Systemic administration of Connexin43 mimetic peptide improves functional recovery after traumatic spinal cord injury in adult rats

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Journal Article
Journal of Neurotrauma, 2017, 34 (3), pp. 707 - 719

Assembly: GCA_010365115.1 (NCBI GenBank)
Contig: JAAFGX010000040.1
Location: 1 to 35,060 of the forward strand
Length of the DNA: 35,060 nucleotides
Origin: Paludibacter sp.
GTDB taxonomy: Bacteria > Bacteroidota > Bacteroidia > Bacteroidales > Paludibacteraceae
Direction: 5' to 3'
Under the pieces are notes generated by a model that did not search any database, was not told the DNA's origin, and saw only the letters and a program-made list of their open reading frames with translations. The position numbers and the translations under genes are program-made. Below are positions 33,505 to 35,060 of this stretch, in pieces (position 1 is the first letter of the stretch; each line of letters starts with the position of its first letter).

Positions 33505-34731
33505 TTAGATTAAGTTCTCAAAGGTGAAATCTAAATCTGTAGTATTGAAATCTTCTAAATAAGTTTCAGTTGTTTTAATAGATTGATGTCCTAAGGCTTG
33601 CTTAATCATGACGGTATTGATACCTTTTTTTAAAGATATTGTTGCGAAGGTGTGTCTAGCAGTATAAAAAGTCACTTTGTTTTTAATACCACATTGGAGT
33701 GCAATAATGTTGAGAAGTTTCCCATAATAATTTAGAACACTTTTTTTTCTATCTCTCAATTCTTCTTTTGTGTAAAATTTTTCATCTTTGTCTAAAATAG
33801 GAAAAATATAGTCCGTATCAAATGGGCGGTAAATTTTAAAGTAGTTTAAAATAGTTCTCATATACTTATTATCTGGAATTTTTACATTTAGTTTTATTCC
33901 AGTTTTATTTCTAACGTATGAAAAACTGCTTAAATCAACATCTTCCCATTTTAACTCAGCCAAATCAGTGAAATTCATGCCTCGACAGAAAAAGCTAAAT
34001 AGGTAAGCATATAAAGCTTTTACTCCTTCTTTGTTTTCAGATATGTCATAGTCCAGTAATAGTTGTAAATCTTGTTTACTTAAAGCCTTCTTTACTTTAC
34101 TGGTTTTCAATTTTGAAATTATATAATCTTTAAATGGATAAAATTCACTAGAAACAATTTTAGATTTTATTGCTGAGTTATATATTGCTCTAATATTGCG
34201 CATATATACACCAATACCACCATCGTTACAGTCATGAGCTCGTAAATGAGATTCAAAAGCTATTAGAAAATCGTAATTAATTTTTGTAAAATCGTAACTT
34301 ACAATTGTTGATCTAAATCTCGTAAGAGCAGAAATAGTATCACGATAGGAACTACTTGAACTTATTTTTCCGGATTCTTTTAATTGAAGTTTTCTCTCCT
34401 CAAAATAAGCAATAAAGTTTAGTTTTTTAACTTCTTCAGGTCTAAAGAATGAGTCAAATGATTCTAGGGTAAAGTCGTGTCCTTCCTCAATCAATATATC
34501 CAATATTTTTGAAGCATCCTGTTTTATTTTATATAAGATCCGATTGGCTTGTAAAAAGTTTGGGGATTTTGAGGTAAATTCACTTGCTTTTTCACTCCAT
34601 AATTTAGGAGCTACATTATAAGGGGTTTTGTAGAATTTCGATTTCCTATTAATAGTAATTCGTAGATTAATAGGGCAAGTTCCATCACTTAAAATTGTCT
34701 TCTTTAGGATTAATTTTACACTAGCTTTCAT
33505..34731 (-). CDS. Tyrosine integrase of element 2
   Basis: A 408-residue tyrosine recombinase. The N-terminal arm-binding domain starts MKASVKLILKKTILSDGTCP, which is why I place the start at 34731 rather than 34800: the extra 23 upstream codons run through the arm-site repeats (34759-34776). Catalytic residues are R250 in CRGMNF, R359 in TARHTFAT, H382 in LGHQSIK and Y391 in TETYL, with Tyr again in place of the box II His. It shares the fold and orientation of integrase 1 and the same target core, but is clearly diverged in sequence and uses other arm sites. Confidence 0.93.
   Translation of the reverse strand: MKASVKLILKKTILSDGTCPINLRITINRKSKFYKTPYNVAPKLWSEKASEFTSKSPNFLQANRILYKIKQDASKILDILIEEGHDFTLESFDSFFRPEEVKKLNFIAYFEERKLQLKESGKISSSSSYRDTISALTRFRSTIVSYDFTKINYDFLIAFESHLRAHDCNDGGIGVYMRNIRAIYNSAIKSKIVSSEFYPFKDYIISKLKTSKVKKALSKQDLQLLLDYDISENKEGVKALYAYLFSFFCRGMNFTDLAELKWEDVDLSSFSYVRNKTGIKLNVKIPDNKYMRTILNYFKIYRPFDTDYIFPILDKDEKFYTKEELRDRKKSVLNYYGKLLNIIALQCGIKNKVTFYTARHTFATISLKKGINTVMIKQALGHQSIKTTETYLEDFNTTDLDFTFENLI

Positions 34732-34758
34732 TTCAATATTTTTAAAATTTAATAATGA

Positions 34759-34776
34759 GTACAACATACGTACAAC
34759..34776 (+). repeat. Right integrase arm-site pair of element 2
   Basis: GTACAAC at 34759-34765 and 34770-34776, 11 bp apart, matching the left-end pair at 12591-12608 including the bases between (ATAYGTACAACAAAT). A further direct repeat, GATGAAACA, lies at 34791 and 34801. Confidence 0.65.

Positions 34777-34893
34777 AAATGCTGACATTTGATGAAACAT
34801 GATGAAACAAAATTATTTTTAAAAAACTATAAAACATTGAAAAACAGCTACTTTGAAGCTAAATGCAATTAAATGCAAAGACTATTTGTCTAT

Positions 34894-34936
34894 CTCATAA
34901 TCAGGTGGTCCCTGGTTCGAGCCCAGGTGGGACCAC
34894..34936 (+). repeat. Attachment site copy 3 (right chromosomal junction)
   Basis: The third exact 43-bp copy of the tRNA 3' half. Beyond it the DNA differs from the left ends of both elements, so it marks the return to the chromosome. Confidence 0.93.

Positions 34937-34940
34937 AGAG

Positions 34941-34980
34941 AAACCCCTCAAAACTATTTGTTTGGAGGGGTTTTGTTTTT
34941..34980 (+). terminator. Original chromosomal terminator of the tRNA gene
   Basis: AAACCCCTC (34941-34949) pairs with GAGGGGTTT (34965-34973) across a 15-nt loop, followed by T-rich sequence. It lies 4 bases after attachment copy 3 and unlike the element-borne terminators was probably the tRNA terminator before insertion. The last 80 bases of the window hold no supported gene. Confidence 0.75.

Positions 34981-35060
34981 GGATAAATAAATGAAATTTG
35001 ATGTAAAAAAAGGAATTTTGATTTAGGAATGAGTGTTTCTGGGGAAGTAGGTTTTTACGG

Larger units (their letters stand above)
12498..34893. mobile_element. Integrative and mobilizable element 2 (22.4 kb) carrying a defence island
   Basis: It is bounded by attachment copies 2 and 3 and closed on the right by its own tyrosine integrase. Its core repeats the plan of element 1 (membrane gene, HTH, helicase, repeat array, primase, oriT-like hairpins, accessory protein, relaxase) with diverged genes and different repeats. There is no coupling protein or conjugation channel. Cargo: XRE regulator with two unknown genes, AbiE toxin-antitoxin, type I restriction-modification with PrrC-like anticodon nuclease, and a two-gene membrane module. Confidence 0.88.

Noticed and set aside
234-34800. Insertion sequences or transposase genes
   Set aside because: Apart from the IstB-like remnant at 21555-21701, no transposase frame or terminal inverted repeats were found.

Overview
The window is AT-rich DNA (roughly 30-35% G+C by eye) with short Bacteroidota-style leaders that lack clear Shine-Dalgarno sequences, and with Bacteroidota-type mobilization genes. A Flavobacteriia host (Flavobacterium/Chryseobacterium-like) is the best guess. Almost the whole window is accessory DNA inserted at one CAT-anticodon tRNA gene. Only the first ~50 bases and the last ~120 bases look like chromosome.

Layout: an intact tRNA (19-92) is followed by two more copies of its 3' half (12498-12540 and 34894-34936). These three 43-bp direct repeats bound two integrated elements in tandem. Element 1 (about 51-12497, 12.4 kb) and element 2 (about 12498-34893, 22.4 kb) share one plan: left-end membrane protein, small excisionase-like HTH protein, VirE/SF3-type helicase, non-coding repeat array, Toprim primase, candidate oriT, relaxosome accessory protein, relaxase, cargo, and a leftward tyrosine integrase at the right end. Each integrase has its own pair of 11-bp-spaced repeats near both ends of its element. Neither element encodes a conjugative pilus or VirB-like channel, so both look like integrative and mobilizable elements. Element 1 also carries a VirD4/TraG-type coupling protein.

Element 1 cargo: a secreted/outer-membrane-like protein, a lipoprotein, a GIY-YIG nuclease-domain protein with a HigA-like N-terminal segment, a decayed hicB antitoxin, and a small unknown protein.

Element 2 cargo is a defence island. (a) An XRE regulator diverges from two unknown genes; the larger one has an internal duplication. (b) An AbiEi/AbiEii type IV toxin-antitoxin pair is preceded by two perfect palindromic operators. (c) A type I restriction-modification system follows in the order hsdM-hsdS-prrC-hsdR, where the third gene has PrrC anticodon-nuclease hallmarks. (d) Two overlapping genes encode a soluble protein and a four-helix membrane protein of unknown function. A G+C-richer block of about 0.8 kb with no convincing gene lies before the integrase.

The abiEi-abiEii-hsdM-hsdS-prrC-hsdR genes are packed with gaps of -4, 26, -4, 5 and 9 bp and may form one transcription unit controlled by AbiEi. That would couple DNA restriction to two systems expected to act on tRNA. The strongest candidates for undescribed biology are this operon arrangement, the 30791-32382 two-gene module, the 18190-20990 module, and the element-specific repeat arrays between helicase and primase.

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© Mary Ann Liebert, Inc. 2017. Blocking of Connexin43 hemichannels, the main gap junction protein located on astrocytes in the central nervous system, has been shown to reduce neural injury in a number of models. We demonstrated previously that local administration of a Connexin43 mimetic peptide, Peptide5, reduces secondary tissue damage after spinal cord injury (SCI). Here, we investigated whether acute systemic delivery of Peptide5 is also protective in a model of SCI. Rats were subjected to a mild spinal cord contusion using the Multicentre Animal Spinal Cord Injury Study impactor and were injected intraperitoneally with Peptide5 or a scrambled peptide immediately and at 2 h and 4 h post-injury. Rats were tested for locomotor recovery and pain hypersensitivity and euthanized at 8 h, 24 h, two weeks, or six weeks post-injury. Compared with control rats, Peptide5 treated rats showed significant improvement in hindlimb locomotor function between three and six weeks post-injury and reductions in at-level mechanical allodynia at weeks one and six post-injury. Immunohistochemistry showed that Peptide5 treatment led to a reduction in total Connexin43 and increased phosphorylated Connexin43 at 8 h compared with scrambled peptide. At two and six weeks, lesion size, the astrocytic and the activated macrophage, and/or microglial response were all decreased in the Peptide5 animals. In addition, neuronal cell numbers were higher in the Peptide5 animals compared with the scrambled peptide treated rats at two and six weeks. These results show for the first time that systemic administration of Peptide5 to block the pathological opening of Connexin43 hemichannels is a feasible treatment strategy in this setting, ameliorating the secondary SCI.
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